To further illuminate the critical context of this definition, think of someone you admire in your life. Chances are they are a person of great character, they hold the qualities listed above to some extent and apply them to their actions in some way.
With characterization in a story, though, believing and acting are different things. A person who believes but is afraid to act is one kind of character, a person who jumps in at their own peril is another. Both display character, but how they manifest it within the story is how the character will be perceived by the reader.
Now think of someone you don’t admire, and you’ll probably agree they are a person who lacks character. Maybe not across the board, but at least in one area.
True Character vs. Quirks
This realm of context – what is the nature of their true character? – is something that you, as a writer, need to understand and put to work for you.
It doesn’t matter whether your character chews gum in church, wears loud shorts, clips their fingernails in public, listens to weird music in their car… or whatever quirk you find interesting. None of that is character, it’s just window dressing, frosting on the character cake.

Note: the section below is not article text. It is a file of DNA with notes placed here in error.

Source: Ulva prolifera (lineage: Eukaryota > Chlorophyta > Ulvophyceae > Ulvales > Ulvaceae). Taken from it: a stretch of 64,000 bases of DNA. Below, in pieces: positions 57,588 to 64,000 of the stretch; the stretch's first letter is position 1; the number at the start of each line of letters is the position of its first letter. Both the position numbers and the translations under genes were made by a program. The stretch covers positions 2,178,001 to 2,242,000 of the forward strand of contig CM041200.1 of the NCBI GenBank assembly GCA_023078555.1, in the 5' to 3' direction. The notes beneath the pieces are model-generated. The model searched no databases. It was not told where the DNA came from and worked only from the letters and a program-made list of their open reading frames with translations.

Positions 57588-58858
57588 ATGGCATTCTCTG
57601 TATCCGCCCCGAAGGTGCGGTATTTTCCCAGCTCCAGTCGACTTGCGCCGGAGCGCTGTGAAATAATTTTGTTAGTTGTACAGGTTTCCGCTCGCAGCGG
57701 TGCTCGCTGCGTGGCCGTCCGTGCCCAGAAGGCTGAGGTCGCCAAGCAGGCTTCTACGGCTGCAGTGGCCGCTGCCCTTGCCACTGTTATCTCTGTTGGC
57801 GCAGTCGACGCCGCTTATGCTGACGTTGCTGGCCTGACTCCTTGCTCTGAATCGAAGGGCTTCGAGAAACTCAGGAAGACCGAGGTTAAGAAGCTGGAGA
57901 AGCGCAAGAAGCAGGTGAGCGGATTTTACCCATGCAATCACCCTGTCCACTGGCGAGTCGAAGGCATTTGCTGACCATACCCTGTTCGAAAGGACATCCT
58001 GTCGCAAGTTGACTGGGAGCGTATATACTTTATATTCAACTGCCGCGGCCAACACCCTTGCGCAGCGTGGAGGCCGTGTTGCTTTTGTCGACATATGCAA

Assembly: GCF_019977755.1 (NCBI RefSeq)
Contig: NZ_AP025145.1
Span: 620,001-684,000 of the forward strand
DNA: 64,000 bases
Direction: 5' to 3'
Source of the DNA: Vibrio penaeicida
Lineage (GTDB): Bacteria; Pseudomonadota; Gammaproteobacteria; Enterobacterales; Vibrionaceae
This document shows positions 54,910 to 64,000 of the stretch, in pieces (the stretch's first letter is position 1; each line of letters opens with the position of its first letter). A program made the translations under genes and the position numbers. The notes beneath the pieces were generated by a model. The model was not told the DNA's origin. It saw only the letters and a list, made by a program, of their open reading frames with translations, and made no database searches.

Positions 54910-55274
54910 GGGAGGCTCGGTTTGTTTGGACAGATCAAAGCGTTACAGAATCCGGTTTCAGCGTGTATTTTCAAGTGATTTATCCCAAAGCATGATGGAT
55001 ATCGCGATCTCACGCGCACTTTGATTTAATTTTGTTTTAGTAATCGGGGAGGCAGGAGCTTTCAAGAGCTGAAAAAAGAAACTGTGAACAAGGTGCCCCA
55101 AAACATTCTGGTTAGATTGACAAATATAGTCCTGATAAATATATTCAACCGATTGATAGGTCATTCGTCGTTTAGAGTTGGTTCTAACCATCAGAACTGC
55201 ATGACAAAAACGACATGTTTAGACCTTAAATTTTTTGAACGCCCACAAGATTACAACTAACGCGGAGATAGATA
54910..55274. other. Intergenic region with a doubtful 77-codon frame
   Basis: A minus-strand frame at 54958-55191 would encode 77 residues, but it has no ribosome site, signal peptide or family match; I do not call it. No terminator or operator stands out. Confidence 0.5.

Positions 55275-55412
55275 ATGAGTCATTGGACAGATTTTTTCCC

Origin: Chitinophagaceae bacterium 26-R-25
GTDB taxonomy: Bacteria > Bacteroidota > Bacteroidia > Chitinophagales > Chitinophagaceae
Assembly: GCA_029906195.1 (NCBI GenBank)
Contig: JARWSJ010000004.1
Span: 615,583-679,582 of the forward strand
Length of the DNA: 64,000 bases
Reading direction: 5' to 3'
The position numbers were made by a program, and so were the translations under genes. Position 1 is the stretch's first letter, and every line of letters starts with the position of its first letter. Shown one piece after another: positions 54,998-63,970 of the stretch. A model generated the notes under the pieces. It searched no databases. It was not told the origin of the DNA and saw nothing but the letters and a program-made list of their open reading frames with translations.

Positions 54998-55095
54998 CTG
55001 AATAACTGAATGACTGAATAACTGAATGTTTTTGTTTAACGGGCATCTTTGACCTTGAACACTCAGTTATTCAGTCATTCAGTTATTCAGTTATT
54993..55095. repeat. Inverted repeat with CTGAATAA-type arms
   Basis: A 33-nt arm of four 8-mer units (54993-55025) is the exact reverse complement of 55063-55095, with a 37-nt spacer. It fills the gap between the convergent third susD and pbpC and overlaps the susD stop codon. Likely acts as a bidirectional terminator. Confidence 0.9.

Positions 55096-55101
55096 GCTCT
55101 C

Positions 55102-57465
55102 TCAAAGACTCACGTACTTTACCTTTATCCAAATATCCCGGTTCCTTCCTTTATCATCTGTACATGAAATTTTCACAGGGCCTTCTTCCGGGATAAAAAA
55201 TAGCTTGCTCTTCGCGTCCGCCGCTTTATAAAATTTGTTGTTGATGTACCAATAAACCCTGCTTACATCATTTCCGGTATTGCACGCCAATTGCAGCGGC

What defines your character is what they do, what they say, and how they act in key moments of decision in your story. It is how they make those decisions — the roots that lead to them — in context to what’s at stake.
A person who jaywalks may not be a person of little character, they may be the finest human being ever to walk your city’s streets. But a person who walks past the victim of a hit and run without helping (that jaywalker, perhaps), is a person who lacks character, no matter how likable they may be otherwise.
If you’ve done your job as a storyteller, you’ve put your main character(s) into tight spots and situations in which there are consequences and stakes. How you have them respond to those moments is the defining moment of their character.
Even if they use too much after shave and wear funny hats.
The Inherent Risk of Quirks